About 100 families have indicated that they need food. The majority, like Martinez, were born in Mexico, though they also represent countries across Central and South America, she said.
“People need to understand that the undocumented community exists and will continue to exist,” Soto said.
Servicios De La Raza offers services regardless of immigrant status or economic or social situation.
The 211 referral line that Pikes Peak United Way operates also has referrals, said spokeswoman Annie Snead. For example, families can apply for utility assistance if they have children with social security numbers and the parents are not using a tax identification number.
Undocumented families can apply to the Society of de Paul for financial assistance through the Churches of St. Mary’s and St. Patrick’s. Central Colorado Catholic charities can assist you with bus passes, gas vouchers, immigration services, naturalization courses, jobs, the Marian House Soup Kitchen, toiletries, clothing and diapers, and other toddler needs.
Mercy’s Gate also provides food for everyone, said Jason Dilger, general manager.
“Our goal is to meet everyone where they are, and we’re not going to let the documentation get in the way,” he said. “The challenge is that partners may ask for documentation, and that’s where companies hit the wall.”
Programs that require a social security number or paperwork to get help scare undocumented people, said Soto, who immigrated to the US in the trunk of a car 20 years ago and is a naturalized citizen because they fear this is a facility for the deportation could be.
According to the US Immigration and Customs Control website, the agency adjusted enforcement during the pandemic to focus on “public safety risks and individuals subject to compulsory detention for criminal reasons,” such as child exploitation, gang involvement , Drug trafficking and human trafficking and terrorism.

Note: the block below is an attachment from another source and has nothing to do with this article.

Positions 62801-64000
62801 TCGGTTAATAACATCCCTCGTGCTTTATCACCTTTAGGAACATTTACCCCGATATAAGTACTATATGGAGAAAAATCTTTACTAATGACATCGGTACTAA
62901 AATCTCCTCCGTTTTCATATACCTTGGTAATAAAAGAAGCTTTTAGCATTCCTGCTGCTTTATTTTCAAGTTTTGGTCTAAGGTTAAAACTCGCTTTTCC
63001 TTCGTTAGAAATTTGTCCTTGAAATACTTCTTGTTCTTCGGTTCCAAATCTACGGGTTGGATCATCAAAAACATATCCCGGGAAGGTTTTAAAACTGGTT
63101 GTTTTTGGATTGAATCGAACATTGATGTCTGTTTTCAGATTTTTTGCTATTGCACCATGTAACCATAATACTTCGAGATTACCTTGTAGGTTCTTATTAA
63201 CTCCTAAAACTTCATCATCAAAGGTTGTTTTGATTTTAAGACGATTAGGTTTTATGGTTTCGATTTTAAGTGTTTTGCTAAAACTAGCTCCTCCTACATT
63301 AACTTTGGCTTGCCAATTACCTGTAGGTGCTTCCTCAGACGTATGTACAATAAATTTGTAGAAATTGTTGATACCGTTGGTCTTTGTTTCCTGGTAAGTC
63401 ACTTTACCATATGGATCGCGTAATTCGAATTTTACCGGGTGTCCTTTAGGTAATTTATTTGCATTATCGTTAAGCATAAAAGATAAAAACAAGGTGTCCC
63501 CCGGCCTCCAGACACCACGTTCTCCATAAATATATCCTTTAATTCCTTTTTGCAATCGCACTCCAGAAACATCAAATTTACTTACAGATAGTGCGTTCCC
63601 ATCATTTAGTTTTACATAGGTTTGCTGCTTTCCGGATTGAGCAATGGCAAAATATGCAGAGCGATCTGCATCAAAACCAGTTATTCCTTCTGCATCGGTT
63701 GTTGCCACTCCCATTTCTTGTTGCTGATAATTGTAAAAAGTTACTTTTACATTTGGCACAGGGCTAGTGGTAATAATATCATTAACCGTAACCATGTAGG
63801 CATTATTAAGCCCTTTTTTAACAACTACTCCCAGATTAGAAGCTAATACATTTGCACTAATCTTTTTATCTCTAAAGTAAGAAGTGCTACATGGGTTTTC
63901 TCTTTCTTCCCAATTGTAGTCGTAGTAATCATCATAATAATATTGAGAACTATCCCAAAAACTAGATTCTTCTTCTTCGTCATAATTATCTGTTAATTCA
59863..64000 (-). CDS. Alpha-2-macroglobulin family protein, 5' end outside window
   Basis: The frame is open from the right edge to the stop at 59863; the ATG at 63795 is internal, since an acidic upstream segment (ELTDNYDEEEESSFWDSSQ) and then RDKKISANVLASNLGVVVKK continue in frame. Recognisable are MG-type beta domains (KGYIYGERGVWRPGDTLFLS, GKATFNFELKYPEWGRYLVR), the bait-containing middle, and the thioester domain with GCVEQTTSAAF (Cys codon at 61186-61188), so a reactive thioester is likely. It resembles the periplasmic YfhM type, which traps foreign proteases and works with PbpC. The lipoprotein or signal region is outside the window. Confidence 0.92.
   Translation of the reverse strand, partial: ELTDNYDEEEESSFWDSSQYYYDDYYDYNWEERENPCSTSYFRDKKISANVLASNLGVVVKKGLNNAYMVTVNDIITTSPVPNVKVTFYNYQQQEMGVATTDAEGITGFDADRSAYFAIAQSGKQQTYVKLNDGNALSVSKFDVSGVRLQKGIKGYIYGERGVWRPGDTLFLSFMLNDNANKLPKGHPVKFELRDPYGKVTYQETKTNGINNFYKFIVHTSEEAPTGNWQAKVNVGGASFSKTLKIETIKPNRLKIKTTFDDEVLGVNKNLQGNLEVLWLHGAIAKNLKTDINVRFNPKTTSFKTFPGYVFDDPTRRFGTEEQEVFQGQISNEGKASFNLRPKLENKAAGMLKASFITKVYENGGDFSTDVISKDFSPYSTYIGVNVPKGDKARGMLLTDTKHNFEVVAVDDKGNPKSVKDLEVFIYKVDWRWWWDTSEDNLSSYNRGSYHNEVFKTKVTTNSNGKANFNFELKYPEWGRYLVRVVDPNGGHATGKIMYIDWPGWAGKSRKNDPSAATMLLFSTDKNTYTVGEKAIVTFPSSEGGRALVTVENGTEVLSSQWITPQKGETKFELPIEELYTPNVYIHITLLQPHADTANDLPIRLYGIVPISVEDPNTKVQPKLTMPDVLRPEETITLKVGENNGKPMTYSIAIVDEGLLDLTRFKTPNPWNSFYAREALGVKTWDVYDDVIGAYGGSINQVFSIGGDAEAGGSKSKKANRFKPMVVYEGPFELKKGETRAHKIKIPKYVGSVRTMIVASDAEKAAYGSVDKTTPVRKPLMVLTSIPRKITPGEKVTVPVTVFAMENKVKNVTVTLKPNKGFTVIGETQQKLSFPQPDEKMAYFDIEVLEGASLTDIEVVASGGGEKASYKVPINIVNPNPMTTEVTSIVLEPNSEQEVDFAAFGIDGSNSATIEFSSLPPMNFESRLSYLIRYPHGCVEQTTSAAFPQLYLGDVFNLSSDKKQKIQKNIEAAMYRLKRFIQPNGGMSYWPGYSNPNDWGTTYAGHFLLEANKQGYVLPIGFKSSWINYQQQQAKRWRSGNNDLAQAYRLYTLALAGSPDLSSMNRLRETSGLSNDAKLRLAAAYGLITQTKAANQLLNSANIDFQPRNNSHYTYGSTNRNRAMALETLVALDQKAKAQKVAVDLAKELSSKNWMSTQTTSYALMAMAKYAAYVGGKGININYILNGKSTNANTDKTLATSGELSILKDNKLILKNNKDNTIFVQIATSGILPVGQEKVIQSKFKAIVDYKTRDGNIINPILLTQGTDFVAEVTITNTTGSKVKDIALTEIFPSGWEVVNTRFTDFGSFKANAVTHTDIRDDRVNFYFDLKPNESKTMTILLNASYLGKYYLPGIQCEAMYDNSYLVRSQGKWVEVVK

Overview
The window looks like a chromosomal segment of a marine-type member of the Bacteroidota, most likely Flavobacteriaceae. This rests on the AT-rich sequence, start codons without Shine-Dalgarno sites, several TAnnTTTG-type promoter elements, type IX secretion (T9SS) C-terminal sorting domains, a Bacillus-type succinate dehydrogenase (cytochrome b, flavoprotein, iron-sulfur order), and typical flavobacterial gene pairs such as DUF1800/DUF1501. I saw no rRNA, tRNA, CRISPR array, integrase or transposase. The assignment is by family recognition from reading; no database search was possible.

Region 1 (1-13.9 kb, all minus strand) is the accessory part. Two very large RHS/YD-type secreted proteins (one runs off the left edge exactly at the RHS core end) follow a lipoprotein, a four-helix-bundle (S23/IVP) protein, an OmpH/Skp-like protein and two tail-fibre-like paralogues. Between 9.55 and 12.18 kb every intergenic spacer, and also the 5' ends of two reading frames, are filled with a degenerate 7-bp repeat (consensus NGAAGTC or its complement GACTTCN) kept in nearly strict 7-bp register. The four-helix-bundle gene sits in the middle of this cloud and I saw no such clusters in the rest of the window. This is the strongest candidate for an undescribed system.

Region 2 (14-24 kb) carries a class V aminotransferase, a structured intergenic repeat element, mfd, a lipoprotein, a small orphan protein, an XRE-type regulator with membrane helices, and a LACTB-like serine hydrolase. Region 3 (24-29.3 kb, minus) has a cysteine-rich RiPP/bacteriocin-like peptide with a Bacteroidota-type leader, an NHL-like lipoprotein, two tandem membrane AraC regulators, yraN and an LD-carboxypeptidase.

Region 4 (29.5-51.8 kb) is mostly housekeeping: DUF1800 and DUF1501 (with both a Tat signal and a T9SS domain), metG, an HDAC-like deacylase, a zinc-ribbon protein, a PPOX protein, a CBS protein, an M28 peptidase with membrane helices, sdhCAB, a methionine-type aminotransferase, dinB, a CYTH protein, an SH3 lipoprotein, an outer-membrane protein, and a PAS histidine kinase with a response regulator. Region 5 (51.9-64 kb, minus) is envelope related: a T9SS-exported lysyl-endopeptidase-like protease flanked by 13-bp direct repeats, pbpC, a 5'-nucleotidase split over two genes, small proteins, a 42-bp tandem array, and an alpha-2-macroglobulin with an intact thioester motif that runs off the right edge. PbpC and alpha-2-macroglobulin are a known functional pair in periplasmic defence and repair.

ICE agents will not conduct enforcement actions in or near hospitals, doctor’s offices, health clinics and emergency care facilities “except in the most exceptional circumstances,” the website states, adding, “Individuals should not avoid seeking medical care because they fear the enforcement of civil immigration. “
Even so, Martinez said she was even more anxious now because she no longer had a job and had three children at home doing schoolwork on a computer provided by a local school district.
“With all the troubles I fall into a depression,” she said.
A $ 15,000 grant that Servicios De La Raza received Thursday from the Pikes Peak Community Foundation’s Emergency Fund, which raised more than $ 1 million for nonprofits in El Paso and Teller counties that Addressing coronavirus-related needs will help fund mental health services for people like Martinez, Soto said.
Soto’s organization also works with 300 undocumented Latino families with students in Colorado Springs School District 11, Harrison School District 2, and School District 49 through a program called Familia Adelante. The program provides preventive behavioral health education to Spanish-speaking students and families to learn how to better communicate and avoid stress, opioids, gangs and suicide.
“I used to cover up the fact that I was helping the undocumented community, but it’s time to talk about it,” Soto said. “We have to acknowledge the existence of this community and strengthen ourselves and help them.”
The new food distribution for undocumented families is happening weekly at the Southeast YMCA. For times and dates, email [email protected] or call the office at (303) 458-5851.
Other Colorado counties that offer similar undocumented family feeding programs are Arapahoe, Adams, Denver, and Larimer.